So, after the Liturgy of the Word, the next part of the Catholic Ceremony is the Rite of Marriage. It goes a little something like this:
Instruction: After the homily, the priest will give a short “instruction” on marriage. This usually flows right from the homily and can even be based on the readings, just as the homily is.
Statement of Intentions/Consent: The priest will ask the bride and groom publicly to state their intentions concerning:
* the freedom of their decision to marry
* the permanence of their commitment
* the commitment to their family life
Usually, this will be a series of questions that goes like this:
[Name] and [Name], have you come here freely and without reservation to give yourselves to each other in marriage? [We answer yes, or we do.]
Will you love and honor each other as man and wife for the rest of your lives? [We answer yes, or we do.]
Will you accept children lovingly from God, and bring them up according to the law of Christ and his Church? [We answer yes, or we do.]
Exchange of Vows: Ah, the moment! This could actually be considered part of Consent, as we are asked to join our right hands and “declare your consent before God and his Church” (and then we say our vows). Technically, we are supposed to memorize our vows, but we have chosen to repeat them after the priest, for various reasons: we like that style better than memorizing, and we want to account for any nerves any of us might have!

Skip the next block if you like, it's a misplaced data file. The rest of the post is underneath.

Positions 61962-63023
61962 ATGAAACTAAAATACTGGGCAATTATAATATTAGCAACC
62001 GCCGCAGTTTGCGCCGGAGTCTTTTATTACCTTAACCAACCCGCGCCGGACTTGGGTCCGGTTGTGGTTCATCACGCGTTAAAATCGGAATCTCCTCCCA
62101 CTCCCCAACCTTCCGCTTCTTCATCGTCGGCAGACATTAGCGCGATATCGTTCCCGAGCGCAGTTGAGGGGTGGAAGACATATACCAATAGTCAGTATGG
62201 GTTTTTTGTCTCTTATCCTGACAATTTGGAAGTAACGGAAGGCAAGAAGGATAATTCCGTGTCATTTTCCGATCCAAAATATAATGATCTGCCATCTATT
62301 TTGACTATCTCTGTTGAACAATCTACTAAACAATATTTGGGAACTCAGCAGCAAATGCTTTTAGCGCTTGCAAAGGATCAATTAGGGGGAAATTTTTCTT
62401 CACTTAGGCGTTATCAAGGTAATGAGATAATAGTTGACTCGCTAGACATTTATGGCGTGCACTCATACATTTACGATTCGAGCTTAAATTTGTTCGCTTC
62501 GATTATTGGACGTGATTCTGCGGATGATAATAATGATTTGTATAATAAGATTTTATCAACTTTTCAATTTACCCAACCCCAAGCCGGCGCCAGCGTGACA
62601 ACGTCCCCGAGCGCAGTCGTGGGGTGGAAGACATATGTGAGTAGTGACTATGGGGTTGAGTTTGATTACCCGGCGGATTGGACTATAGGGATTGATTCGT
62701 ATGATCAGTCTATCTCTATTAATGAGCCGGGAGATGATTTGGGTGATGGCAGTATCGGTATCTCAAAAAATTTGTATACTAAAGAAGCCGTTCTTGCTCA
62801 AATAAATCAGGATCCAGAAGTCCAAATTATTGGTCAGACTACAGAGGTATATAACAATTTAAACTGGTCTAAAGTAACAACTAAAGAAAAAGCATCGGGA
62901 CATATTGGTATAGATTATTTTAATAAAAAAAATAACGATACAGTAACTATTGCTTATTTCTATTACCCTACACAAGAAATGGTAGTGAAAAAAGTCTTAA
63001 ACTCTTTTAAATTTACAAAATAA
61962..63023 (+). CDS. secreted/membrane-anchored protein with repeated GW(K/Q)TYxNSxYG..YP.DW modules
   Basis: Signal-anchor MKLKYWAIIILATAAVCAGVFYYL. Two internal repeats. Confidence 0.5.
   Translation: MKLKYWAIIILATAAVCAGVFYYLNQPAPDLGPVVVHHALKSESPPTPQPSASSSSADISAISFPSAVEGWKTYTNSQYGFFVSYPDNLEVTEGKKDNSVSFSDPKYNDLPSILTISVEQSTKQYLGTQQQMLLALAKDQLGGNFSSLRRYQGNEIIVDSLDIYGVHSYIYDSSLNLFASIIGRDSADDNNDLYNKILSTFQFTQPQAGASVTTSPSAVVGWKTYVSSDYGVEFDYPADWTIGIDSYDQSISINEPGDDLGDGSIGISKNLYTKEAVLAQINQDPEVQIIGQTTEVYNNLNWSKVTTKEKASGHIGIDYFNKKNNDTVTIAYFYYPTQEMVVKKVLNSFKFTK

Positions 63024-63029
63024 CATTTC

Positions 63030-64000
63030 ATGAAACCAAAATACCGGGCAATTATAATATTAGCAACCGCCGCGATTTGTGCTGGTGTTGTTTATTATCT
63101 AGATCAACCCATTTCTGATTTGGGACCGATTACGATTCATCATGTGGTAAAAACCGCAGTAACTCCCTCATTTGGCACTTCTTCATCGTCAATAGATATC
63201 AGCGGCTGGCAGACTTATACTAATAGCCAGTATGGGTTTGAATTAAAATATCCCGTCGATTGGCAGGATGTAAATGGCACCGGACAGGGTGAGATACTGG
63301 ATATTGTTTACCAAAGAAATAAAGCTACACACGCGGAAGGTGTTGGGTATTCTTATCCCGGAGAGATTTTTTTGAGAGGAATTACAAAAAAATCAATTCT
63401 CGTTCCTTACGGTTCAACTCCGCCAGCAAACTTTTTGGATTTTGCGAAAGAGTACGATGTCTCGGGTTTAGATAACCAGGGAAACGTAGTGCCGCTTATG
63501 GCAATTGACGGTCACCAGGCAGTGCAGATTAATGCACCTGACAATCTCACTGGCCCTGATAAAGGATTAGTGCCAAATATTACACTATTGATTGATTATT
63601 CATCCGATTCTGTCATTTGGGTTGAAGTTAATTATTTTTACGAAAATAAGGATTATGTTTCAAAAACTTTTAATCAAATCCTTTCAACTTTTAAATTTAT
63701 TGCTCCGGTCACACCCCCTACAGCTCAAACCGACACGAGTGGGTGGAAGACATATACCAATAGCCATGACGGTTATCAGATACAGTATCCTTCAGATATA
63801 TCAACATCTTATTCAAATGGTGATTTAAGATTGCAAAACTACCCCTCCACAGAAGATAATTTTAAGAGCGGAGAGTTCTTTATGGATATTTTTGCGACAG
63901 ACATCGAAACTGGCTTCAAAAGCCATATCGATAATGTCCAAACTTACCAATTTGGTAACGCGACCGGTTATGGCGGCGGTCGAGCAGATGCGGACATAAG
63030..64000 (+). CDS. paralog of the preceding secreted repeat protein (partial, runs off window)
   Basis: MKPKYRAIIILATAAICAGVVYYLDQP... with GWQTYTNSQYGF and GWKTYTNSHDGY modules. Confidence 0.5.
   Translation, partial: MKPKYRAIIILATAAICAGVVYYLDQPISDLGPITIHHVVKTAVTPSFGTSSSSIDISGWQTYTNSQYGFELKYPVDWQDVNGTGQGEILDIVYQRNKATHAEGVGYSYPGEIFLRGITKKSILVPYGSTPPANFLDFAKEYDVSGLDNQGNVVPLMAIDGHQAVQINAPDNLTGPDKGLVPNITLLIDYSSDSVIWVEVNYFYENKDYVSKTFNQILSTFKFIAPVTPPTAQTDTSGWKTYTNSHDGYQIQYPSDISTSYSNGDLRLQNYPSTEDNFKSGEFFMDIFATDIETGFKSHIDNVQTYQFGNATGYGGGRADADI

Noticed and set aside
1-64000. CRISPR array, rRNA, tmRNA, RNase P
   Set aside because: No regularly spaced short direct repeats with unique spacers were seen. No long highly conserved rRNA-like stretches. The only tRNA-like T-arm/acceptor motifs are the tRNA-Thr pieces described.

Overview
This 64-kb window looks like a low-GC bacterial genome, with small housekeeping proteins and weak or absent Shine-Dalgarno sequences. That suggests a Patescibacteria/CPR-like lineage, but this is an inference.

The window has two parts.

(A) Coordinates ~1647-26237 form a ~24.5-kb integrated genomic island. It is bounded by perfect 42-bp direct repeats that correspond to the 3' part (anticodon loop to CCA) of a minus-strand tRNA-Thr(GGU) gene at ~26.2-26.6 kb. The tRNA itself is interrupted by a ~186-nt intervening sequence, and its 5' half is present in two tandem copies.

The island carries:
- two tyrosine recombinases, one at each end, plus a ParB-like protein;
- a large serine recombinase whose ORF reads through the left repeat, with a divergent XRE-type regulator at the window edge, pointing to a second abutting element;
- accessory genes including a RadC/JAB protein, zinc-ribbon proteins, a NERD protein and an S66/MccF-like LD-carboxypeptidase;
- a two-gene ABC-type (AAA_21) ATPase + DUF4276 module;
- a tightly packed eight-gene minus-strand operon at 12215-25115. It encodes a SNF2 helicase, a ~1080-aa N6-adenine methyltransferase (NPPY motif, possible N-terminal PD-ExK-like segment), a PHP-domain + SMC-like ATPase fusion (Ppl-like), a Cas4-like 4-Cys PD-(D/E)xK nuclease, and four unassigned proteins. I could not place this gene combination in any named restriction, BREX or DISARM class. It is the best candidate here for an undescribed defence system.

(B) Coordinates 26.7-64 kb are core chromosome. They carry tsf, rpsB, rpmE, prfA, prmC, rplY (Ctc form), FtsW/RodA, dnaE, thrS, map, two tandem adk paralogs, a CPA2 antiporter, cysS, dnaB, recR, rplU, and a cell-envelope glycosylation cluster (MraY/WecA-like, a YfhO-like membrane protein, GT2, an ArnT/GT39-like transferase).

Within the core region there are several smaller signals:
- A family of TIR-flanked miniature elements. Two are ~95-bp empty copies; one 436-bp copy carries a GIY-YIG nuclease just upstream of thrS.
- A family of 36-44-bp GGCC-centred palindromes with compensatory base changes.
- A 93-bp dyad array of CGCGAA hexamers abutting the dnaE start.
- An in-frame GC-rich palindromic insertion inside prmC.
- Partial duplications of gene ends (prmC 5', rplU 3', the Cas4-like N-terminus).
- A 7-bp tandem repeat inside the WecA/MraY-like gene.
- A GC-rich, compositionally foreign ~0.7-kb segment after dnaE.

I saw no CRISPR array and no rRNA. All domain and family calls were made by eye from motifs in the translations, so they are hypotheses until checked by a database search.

Here are what our vows will be (!!!!):
Groom: I, Dr. Groomy, take you, Amy, to be my lawful wife. I promise to be true to you in good times and in bad, in sickness and in health. I will love you and honor you all the days of my life.
Bride: I, Amy, take you, Dr. Groomy, to be my lawful husband. I promise to be true to you in good times and in bad, in sickness and in health. I will love you and honor you all the days of my life.
I LOVE THEM. I always knew we would have traditional vows. While I love the idea of heartfelt, handwritten vows, there is just something about repeating words that have been said by many others, generations before us, that gets me every time. This is one area where tradition just feels…so RIGHT to me. My heart beats fast just writing the vows down here!
Blessing & Exchanging of Rings: After the vows, the wedding rings are blessed and exchanged. Each person says the following, while placing the ring on the other’s finger:
[Name], take this ring as a sign of my love and fidelity.
In the name of the Father, and of the Son, and of the Holy Spirit. Amen.
General Intercessions: Then comes the general intercessions. This is also known as the Prayer of the Faithful, or petitions. We have written prayers based on a specific model that are shared with the assembly as a whole. After each prayer is read, the assembly responds with “Lord, hear our prayer.” You can read our intercessions here!
Nuptial Blessing: The last part of the Rite of Marriage is the Nuptial Blessing. It can either be sung by the cantor (the person who leads the singing throughout mass) or spoken aloud by the priest. We have chosen to have our blessing spoken aloud instead of sung. You can read what our nuptial blessing will be here.
And with that, we will be married…but our mass is only about half over! Stay tuned for part three, where we celebrate the Eucharist and finish up mass, followed by part four, where I discuss our music and some interesting Catholic dos and don’ts.
What kind of vows did you have?
Missed the first part of my Catholic Wedding Crash Course?
Catch up here.